A special group for dressage riders will consist of cavalletti only, and include such questions as bending lines, riding up and down gentle grades, lengthening and shortening stride and a shallow water crossing.

The fee is $100 per horse per session.  Click the following link to access the entry form:  2017 Summer XC Entry Form

For more information, go to  www.marilynpayne.com or contact Holly Cornell at hollywc@comcast.net or 732-208-8715

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Jerseyans claim trophies at national pony dressage championship

Several New Jersey riders were winners at the National Dressage Pony Cup Championshipin Lexington, Ky., which drew entries from 26 states.

Ana DiGironimo’s faith in her Arabian mare Ana Mariah C, paid off with a victory for their The Wizard of Oz-themed Third Level freestyle (66.83percent) at the Kentucky Horse Park.

“When I first saw ‘AM’ in a field, I could see that she was beautiful but was told that she was so bad that no one could ride her,” explained Ana, who owns DQ Performance Horses in Turnersville, N.J.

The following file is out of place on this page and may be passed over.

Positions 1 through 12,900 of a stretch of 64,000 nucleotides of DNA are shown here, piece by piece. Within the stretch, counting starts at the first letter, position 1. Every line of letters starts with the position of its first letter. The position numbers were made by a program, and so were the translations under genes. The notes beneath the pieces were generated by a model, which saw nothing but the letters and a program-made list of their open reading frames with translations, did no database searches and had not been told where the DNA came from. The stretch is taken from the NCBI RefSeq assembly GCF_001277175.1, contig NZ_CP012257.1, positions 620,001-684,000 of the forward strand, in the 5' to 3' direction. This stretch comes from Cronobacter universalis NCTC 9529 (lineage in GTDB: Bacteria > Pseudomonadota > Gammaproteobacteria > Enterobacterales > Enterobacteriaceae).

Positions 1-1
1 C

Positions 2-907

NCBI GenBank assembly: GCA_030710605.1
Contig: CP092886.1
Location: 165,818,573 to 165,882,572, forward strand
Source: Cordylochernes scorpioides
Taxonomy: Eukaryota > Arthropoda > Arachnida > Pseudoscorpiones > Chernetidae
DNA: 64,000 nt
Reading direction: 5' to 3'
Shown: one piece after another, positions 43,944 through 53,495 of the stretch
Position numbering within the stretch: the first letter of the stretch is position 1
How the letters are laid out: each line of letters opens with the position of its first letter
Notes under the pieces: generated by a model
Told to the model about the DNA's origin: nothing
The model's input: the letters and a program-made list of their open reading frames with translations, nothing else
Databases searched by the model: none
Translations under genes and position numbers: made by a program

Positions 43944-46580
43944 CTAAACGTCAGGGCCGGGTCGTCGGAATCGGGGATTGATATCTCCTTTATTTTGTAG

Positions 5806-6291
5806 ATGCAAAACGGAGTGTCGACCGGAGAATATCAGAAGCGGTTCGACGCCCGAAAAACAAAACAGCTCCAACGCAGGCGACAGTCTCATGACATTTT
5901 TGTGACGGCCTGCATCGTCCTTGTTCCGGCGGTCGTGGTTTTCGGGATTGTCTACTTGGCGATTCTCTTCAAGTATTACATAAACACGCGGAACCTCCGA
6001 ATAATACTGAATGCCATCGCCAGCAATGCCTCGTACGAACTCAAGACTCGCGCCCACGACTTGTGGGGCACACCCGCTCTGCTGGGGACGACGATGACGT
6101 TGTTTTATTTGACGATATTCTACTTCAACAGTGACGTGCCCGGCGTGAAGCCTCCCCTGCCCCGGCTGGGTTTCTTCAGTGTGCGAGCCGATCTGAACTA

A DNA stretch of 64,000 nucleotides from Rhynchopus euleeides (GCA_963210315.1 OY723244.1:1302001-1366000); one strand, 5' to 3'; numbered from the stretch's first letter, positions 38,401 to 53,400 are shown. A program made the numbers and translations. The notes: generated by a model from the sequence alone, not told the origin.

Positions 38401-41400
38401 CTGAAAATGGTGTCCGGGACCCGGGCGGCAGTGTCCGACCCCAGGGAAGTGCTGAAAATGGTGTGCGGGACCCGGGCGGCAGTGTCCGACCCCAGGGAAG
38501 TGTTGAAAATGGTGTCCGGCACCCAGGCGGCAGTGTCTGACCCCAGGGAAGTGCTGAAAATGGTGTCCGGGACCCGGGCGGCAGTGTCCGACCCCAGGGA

“I said, ‘I’ll ride her!’ They were right – she was really naughty – but we had a connection from the start, and so it began. I think there are many exciting things ahead for us.”

Lauren Chumley of Pittstown, a regular at the Pony Cup since 2010, was the only competitor to break 70 percent in the Third Level Open division on Friday as she won with Melissa Dowling’s German Riding Pony, Nikolas (70.25 percent). The pair then returned for Fourth Level and once again topped the leaderboard, earning 66.80 percent.

Nikolas, last year’s First and Second Level Open champion, took championships Saturday in both the Third Level Open (69.42 percent) and Fourth Level Open divisions (67.40 percent).

“We haven’t shown him in dressage since Florida, but instead got him qualified for this year’s American Eventing Championships (AECs) at the Novice level,” said Lauren.

“He’s quite the scopey jumper. This was the first time he’s done a Fourth Level test, but he’s just so naturally talented and rideable that it comes easily for him.”

She observed that Fourth Level Test 3 is challenging, but “he went in there and gave me what was perhaps the best Fourth Level test I’ve ever had. He’s just such a cool pony who just rolls with whatever we throw at him.”

Meanwhile, Jessie Hayes of Baptistown rode Lauren’s Fjord mare, FMF Liesl, to the best two-day average score of 67.798% to claim overall Pony Cup championship honors at Training Level.

Ana Digironimo and Ana Mariah C performing their winning freestyle at the Pony Dressage Championship. (Photo by Yellow Horse Marketing)